Jim Bressler’s Legacy

Area archaeologist dies at 99

By Robin Van Auken

Jim Bressler sets a stake at Datum
during the 2004 Snyder Site excavation.
Northcentral Chapter 8, Society for PA Archaeology mourns the passing of its most-beloved member. James P. Bressler has died at the age of 99. 

Despite his advanced age, his death was unexpected. His family intended to celebrate his 100th birthday anniversary Aug. 13. He is survived by his wife, the former Barbara Slocum.

“He went peacefully,” his niece-in-law, Mae Allvord, said. “He had a cold, but nothing serious. We were planning for his birthday party.”

The family will host a memorial service at 3 p.m. July 19 at the Faith Alliance Church, 2405 Bottle Run Road, Williamsport. In lieu of flowers, the family asks that donations be made to Northcentral Chapter 8.

Memorial donations may be sent to: Northcentral Chapter 8, c/o Lycoming County Historical Society, 858 W. Fourth St., Williamsport, PA  17701


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NCC8 has established a membership memorial in Bressler's name. Fee memberships (youth or adult) will be granted each year to two, new members of the archaeology chapter.

A self-taught archaeologist, Bressler studied Indian technology, or at least what remains of it after hundreds, even thousands of years buried in the soil. His dedication and interest resulted in the 1956 formation of Northcentral Chapter 8, and the identification of numerous local Native American sites.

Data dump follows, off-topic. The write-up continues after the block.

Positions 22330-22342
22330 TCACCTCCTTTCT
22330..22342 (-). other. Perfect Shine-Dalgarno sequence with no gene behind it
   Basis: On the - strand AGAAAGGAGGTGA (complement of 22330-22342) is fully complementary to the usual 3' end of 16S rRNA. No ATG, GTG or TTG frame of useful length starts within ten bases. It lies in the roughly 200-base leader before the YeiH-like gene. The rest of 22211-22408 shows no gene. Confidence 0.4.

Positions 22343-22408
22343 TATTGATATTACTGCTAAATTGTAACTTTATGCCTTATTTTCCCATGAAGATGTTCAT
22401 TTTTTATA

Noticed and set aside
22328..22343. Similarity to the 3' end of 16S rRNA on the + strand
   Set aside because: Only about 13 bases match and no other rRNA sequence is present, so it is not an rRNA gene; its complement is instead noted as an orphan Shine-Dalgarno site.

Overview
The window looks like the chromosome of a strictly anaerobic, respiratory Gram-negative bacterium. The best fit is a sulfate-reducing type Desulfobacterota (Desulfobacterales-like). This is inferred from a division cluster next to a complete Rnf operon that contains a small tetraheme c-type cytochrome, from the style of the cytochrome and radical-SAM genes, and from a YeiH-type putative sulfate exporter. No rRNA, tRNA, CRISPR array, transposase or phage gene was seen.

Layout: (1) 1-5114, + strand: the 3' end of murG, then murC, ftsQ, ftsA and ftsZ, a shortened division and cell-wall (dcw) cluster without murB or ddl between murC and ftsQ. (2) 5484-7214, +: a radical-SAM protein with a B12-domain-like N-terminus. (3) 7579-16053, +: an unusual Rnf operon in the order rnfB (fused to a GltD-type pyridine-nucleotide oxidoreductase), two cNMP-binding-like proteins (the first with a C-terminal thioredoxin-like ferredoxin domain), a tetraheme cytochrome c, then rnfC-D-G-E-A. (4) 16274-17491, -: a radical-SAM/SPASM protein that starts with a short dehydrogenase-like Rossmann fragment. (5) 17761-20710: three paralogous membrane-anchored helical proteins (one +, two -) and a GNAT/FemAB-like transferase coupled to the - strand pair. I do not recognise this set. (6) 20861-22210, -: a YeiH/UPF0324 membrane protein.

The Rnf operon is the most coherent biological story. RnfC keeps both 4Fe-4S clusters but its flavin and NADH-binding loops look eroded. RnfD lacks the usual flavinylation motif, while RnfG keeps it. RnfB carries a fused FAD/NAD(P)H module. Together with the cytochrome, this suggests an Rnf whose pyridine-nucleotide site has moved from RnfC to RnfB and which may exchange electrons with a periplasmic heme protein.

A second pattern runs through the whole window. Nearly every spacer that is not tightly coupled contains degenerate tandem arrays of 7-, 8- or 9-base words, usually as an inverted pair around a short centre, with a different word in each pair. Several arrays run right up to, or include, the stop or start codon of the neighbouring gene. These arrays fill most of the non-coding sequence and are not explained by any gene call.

Bressler's final year in the field was during the chapter's 2004 summer dig at the Snyder Site. My Lycoming College archaeology students joined him for a few weeks. We didn't always get to dig together, but whenever possible, I wanted my students to meet him.

Undeterred by aches and pains, he spent the morning on his knees in the hot sun, scraping the rich, brown soil with his trowel. I spoke with him about his decades spent in the field. He called them his “glory days.”

"My old buddies are all gone. They're probably watching from some cloud up there," he told me as he gazed at the sky. "Oh boy, we had enthusiasm. We had real momentum."